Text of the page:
If saturated fat doesn't adversely affect cardiovascular health, what does? Sorry, Nabisco: We should be giving a closer look to foods with a high glycemic index—a measure that reflects a food's influence on blood sugar levels, based on how quickly it is digested and absorbed. Typically, that means carbohydrates like cereal, bread, chips, and cookies.
In a 2000 study in the AmericanJournal of Clinical Nutrition,Harvard researchers compared the food intakes of 75,521 women with their health over the course of a decade and found that the quintile of women who ate food with the highest glycemic load—a measure that incorporates portion size—had twice the risk of developing heart disease than the quintile who ate food with the lowest glycemic load. A 2008 meta-analysis of 37 studies reported a significant association between intake of high glycemic index foods and increased risk of type 2 diabetes, heart disease, gallbladder disease, and breast cancer. Some studies suggest, however, that the bad effects of high-G.I. foods can be tempered by pairing them with low-G.I. foods. For instance, a piece of white bread smeared with peanut butter may be healthier than a piece of white bread alone.
The link between carbohydrates and heart disease is also supported by LDL particle data. In a 2008 study published in Nutrition Research, researchers reported that subjects who followed high-fat, low-carb diets for eight weeks experienced a 46 percent drop in blood concentrations of small LDL particles, while those who followed a high-carb, low-fat diet experienced a 36 percent spike in them. What's more, processed carbohydrates lower "good" HDL cholesterol, whereas saturated fat increases it.
Just as different fats affect the body in dissimilar ways, it seems that sugars are not all created equal. Though fructose actually has a lower glycemic index, it may be a bit less healthy than glucose, a sugar with the same chemical formula but a different structure. (Sucrose, or table sugar, is 50 percent glucose and 50 percent fructose; high-fructose corn syrup is typically 55 percent fructose and 45 percent glucose.) Research published by Peter Havel, a professor of nutrition at the University of California-Davis, suggests that compared with glucose, fructose incites less of an insulin response, which ultimately results in lower circulating levels of the appetite-suppressing hormone leptin and higher levels of the appetite-boosting hormone ghrelin—so fructose may make you hungrier.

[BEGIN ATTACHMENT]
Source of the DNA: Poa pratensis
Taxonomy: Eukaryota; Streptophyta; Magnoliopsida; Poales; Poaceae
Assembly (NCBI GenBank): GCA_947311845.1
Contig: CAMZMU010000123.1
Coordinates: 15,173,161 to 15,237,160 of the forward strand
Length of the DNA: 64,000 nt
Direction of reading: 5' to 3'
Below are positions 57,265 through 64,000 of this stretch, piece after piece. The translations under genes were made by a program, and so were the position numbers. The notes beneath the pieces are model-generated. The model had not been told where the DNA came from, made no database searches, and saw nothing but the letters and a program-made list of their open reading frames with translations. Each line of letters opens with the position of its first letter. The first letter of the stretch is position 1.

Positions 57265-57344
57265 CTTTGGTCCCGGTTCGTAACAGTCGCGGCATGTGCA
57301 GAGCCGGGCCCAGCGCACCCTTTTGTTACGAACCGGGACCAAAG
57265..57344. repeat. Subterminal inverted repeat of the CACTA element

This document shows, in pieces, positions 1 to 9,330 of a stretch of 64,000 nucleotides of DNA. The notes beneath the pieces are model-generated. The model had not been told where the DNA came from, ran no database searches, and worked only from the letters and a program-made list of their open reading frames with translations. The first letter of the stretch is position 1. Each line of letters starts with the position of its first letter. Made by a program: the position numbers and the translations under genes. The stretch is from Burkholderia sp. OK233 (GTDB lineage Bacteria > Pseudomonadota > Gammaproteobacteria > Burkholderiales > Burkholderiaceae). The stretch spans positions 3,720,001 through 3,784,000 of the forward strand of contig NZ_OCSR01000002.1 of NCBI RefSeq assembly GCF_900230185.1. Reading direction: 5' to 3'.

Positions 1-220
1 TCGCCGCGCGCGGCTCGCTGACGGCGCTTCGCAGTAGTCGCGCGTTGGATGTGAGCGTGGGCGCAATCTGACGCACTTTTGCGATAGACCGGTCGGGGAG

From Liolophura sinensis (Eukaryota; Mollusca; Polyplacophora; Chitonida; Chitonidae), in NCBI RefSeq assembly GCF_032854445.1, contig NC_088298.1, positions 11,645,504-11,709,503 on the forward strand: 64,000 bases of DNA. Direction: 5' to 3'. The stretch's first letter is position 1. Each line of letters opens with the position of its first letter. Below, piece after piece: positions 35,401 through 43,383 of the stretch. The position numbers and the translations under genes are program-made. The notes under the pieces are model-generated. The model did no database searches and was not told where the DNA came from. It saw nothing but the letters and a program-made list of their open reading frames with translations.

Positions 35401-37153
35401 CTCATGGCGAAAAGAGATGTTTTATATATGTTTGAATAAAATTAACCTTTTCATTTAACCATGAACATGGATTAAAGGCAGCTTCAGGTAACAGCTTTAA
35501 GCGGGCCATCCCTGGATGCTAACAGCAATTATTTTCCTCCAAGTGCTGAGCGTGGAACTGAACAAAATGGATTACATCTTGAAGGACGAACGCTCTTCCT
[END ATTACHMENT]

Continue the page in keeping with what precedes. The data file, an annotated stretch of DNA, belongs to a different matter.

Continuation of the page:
It could also put you at greater risk of heart disease and diabetes. When overweight people supplemented their diets with drinks sweetened either with fructose or with glucose for 10 weeks, fructose drinkers ended up with higher concentrations of small LDL particles in their blood after they ate. They also experienced, on average, a 20 percent drop in insulin sensitivity—low insulin sensitivity is a risk factor for type 2 diabetes—over the course of the experiment compared with the glucose drinkers. (Havel believes that the glycemic index is ultimately flawed and that a "fructose index" might be a better nutrition metric.)
In any case, it seems that processed carbohydrates are America's most deserving nutritional enemy. And our misguided war against fat has just made us more addicted to them, because when people cut out fat, they typically turn to "diet" foods high in carbs—SnackWells, Baked Lays, even low-fat Jif, which contains the same number of calories as the regular version, with less peanut butter and more "corn syrup solids." That's not to say that all carbs are bad; fiber is a carbohydrate, and an important one. And there is still a lot left to be desired about certain fats. Trans fats really are bad for you, and foods very high in omega-6 polyunsaturated fats—such as corn oil and margarine—are not particularly healthy, either. But overall, Americans could stand to start replacing carbs with fat. More bacon, fewer Bacos.
Will this new research on fat and carbs will be reflected in the 2010 Dietary Guidelines? According to Meir Stampfer, a Harvard professor of nutrition and epidemiology who worked on the 2000 guidelines, scientists on this year's committee know perfectly well what the evidence says. But few researchers want to shake the status quo or risk confusing the public. Robert Post, deputy director of the U.S. Department of Agriculture Center for Nutrition Policy and Promotion, admits that when it comes to nutritional recommendations, "simple messages, few messages, targeted messages, are very important." Ultimately, then, policymakers have to choose between keeping the message consistent and actually getting it right.
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